Indonesia has the third-largest area of rainforest in the world, but it also bears one of the highest deforestation rates on the globe, especially of primary forests – undisturbed, mature tropical forests that are important for biodiversity and carbon storage, among other benefits.
Over the last three years, however, the country’s bleak rate of deforestation has slowed in pace. And according to a new study, one reason for the turnaround may be the country’s antipoverty program – an initiative associated with a 30 percent reduction in tree cover loss in villages.
In 2007, Indonesia introduced a program that gives money to its poorest residents under certain conditions, such as requiring people to keep kids in school or get regular medical care.
Such social programs, called conditional cash transfers (CCTs), are designed to reduce inequality and break the cycle of poverty. Sometimes, however, CCTs can actually negatively affect environmental protection because as people get more money, some of them may clear more land for agricultural needs. In Indonesia, this was not the case.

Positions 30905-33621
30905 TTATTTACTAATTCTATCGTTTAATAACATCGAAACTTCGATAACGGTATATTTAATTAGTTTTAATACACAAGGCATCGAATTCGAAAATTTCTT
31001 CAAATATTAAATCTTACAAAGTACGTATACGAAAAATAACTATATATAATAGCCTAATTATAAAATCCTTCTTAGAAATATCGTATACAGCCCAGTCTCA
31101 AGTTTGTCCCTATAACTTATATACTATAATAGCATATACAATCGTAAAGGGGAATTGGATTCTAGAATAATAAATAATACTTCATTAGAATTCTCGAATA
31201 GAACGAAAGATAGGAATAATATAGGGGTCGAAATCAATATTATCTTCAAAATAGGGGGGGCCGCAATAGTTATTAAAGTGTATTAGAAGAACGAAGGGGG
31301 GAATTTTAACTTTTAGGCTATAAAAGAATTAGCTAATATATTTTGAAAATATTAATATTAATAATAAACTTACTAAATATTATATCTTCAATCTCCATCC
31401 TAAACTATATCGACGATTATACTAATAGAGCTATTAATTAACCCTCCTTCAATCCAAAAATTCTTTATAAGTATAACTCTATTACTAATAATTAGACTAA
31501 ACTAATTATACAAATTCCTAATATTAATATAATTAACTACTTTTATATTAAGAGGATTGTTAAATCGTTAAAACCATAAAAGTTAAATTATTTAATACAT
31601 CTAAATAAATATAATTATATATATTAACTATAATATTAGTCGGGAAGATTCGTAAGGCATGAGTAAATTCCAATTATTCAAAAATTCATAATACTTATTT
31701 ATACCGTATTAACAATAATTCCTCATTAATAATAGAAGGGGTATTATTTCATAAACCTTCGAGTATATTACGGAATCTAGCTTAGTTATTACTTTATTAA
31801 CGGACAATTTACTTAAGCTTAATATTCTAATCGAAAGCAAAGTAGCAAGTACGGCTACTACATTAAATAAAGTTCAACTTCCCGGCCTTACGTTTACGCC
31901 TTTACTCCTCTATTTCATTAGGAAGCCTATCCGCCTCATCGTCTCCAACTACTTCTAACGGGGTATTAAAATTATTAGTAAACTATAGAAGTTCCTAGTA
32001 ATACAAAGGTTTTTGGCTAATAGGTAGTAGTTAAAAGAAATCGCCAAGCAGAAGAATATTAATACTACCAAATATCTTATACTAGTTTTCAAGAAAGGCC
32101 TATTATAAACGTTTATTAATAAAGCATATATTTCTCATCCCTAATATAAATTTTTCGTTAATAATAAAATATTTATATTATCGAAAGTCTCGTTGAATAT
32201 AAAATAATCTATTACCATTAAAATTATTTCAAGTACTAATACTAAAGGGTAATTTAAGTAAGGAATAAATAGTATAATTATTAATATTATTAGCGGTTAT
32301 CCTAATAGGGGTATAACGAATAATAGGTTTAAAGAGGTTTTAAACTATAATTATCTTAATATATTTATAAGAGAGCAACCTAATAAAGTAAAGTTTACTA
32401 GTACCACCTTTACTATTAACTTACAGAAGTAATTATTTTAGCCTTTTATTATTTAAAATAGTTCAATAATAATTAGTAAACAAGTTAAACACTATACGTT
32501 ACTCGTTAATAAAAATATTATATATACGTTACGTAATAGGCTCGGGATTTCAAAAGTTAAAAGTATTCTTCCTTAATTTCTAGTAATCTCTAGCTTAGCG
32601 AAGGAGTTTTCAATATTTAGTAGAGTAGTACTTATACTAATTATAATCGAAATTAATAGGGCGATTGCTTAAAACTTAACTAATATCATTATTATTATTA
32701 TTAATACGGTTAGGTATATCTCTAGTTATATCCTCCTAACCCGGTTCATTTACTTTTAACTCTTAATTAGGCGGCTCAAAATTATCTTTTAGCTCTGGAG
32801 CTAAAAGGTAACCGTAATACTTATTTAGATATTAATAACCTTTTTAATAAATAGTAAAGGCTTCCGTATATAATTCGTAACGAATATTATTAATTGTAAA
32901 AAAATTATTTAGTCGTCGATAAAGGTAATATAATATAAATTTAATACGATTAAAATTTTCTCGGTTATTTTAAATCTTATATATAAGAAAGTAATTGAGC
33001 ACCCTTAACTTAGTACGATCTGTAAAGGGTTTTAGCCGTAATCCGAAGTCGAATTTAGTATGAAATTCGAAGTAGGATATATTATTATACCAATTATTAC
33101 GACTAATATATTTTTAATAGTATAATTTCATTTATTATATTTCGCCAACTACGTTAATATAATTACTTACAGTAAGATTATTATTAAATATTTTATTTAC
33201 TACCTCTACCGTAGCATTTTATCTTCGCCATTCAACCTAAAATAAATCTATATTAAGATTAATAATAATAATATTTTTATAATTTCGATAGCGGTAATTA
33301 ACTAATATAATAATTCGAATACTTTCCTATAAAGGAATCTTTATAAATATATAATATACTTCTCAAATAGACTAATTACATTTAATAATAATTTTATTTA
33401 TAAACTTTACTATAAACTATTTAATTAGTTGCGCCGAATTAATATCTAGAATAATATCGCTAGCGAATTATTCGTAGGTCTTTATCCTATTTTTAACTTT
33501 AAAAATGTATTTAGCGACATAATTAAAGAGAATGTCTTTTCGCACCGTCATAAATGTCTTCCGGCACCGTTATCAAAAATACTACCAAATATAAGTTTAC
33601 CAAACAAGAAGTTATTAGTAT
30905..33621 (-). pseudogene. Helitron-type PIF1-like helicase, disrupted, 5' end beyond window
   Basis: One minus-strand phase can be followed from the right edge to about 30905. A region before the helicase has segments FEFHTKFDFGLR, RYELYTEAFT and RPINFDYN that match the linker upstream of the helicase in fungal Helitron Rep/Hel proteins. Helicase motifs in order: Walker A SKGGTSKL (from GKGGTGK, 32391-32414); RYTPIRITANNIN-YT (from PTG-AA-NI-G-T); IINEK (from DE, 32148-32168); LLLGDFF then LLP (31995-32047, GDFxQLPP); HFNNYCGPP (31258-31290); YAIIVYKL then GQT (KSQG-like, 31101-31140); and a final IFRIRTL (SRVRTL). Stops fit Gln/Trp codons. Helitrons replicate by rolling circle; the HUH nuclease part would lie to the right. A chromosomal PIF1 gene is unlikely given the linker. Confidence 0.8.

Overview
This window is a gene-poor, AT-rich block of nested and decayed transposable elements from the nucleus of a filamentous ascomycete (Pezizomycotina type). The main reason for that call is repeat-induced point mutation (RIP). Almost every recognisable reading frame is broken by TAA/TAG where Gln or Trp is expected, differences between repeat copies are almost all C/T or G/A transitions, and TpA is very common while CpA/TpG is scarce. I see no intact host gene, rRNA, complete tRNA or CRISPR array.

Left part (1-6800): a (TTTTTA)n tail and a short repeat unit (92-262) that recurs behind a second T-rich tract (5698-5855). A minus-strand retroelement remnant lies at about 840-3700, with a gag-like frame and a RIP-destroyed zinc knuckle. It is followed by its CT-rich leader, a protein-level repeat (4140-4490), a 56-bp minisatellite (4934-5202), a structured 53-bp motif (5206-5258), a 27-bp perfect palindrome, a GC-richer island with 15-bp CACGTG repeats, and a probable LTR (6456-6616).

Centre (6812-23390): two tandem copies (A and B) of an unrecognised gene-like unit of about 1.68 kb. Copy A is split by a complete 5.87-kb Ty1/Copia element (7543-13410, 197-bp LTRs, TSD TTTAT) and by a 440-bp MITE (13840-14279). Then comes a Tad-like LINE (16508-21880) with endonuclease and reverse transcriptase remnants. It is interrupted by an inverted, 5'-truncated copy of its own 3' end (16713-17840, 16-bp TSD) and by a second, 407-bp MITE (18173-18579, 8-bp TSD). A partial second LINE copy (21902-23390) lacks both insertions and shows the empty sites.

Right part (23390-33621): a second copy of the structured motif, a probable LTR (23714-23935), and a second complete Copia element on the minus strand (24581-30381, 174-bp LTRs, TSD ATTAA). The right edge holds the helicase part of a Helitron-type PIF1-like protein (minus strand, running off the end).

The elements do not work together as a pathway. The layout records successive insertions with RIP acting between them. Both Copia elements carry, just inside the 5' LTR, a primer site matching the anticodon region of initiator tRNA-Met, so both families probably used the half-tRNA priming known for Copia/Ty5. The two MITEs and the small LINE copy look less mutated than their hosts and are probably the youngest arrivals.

After analyzing satellite data showing annual forest loss from 2008 to 2012 in more than 7,000 forested villages across multiple islands, scientists from the National University of Singapore discovered that the program was actually associated with a 30 percent reduction in deforestation.
One likely explanation is that the rural poor are using the money as makeshift insurance policies against inclement weather. Typically, if rains are delayed, people may clear land to plant more rice to supplement their harvests, but with CCTs, individuals can use the money to supplement their harvests instead.
Essentially, the new study presents “good evidence” that, at least in rural villages in Indonesia, giving people a helping hand helps them cut down fewer trees.